Said Cruz, "In this bill, the $12,000 has been reduced to $7,000...I think that's where the problem's going to be in this bill if the Senate has hearings and especially the Judiciary Committee has hearings, and they look at that it's going to open up a whole other Pandora's Box of precedence that's my only concern about this bill."
Cruz adds HR 1595 has evolved and probably will continue to evolve while in the Senate, adding that while there are still major hurdles ahead he commends both Congresswoman Madeline Bordallo and former congressman Robert Underwood for their work on the Guam World War II Loyalty Recognition Act.
Wednesday, May 09, 2007
US wants NZ to join Guam boom
The United States Government is urging New Zealand businesses to take advantage of a planned economic boom on the Pacific island of Guam.
David Cohen, Deputy Assistant Secretary of the Interior for Insular Affairs, said the US is to spend US$14 billion (NZ$19 billion) investing in Guam as it moves marines from the Japanese island of Okinawa to a new base.
Mr Cohen is responsible for the US' relationship with its territories in the Pacific, such as Guam and American Samoa, as well as economic assistance to nations in association with the US, such as the Marshall Islands.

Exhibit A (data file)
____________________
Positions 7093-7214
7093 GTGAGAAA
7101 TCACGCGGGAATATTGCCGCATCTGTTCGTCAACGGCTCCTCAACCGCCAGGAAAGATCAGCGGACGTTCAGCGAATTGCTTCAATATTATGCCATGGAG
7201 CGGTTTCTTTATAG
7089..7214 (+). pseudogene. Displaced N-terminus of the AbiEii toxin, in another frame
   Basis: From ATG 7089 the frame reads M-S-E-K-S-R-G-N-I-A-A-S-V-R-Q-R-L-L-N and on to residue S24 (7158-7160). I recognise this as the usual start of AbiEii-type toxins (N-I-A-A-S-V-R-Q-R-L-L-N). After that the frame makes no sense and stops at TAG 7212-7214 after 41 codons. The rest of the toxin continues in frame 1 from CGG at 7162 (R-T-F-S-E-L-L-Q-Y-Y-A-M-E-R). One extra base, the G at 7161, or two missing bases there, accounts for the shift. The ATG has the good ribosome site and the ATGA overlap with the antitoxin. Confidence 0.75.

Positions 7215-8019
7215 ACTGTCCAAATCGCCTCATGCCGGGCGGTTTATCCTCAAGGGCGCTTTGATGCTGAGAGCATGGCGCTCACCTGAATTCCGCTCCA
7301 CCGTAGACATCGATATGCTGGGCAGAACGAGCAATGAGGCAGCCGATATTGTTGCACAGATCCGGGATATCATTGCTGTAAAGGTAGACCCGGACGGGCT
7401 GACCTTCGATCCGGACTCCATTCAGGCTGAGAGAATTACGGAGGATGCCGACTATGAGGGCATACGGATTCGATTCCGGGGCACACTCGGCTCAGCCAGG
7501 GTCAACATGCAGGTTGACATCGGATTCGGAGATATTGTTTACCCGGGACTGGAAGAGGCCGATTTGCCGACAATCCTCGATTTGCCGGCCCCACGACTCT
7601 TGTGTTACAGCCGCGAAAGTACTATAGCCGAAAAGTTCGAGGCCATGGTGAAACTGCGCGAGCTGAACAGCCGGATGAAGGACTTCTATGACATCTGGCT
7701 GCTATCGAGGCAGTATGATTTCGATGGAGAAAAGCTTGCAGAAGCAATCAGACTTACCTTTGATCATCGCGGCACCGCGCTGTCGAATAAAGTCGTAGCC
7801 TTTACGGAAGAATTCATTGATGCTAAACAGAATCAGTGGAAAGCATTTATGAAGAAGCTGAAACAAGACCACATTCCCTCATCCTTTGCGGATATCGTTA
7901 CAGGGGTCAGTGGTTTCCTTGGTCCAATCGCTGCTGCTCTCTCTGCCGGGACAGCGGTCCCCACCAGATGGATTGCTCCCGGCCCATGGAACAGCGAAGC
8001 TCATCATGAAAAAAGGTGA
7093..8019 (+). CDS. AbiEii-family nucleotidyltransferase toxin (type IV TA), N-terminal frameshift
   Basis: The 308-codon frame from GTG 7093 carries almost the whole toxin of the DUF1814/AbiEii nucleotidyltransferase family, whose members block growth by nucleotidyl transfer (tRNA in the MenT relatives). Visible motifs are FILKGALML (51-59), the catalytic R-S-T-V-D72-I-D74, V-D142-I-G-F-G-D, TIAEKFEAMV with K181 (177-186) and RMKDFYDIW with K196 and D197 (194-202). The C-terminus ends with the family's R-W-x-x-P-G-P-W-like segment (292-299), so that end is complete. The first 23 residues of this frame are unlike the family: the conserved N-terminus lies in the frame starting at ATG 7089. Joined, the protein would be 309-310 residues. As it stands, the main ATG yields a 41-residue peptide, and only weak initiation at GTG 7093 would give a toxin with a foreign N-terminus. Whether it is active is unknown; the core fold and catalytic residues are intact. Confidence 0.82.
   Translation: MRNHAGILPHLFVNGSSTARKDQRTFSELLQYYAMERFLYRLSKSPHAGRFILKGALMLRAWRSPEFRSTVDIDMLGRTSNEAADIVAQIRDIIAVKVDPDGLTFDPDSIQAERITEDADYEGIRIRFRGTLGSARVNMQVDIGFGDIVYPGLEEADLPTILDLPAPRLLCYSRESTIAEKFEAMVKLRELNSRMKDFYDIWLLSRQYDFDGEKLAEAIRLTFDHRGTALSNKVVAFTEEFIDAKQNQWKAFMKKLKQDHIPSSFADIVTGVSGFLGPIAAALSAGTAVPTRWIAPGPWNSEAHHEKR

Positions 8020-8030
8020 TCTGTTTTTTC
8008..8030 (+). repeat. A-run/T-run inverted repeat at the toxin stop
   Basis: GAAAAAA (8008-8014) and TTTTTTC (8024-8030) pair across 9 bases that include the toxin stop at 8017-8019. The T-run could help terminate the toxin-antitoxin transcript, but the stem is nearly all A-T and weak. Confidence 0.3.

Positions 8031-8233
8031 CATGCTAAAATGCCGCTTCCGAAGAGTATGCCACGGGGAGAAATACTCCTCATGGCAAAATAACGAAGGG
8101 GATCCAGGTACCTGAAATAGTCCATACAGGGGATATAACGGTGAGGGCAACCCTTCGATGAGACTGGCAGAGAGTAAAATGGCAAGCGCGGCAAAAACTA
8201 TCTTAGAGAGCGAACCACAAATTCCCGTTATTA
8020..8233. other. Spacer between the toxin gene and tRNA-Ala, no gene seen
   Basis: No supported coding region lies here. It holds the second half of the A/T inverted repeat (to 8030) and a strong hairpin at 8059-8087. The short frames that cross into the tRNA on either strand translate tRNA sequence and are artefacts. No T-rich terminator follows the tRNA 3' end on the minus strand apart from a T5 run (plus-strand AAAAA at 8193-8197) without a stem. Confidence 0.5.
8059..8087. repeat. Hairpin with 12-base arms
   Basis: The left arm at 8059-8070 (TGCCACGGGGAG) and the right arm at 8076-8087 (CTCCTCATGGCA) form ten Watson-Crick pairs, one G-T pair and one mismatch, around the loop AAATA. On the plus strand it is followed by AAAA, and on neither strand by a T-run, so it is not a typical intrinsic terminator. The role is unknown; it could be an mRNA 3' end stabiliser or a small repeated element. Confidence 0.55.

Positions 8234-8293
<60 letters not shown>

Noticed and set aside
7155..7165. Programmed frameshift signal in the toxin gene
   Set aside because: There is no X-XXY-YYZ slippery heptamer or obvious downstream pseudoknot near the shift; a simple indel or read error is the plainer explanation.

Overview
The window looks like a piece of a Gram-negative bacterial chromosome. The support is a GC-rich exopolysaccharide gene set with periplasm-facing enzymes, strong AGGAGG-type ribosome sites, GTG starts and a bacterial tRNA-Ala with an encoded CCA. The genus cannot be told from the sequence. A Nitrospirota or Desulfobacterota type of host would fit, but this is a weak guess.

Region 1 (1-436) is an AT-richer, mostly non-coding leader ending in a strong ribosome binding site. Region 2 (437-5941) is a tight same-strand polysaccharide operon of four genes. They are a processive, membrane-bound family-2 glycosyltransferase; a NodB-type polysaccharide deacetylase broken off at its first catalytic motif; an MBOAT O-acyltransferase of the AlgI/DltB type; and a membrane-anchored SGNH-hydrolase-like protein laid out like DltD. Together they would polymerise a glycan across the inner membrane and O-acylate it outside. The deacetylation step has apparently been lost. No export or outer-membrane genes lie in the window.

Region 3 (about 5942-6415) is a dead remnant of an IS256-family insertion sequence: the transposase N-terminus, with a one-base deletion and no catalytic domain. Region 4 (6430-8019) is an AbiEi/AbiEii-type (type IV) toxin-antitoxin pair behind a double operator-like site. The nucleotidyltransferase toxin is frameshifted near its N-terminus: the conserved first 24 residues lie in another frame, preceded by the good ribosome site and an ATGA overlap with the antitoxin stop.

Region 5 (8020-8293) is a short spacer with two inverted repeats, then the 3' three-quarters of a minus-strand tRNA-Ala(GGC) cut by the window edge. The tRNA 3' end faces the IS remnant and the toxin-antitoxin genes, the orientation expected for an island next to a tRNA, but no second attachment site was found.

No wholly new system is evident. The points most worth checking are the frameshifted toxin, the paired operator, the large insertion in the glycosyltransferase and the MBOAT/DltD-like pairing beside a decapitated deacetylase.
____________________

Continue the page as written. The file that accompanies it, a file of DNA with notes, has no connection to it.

He said that, by 2010, the population of Guam would increase by 25 per cent to about 205,000 because of the massive increase in troop numbers.
Besides the construction of the base, there would also be a big development of associated infrastructure to cope with the influx of marines.
Mr Cohen said many New Zealand businesses, including Fletcher Building, had wide experience in the South Pacific, and the US was keen for assistance.
New Zealand business people would also find it easy to travel in the region because of the business waiver agreement with the US.
He called on New Zealand businesses to attend the Island Business Opportunities conference to be held in Guam in October.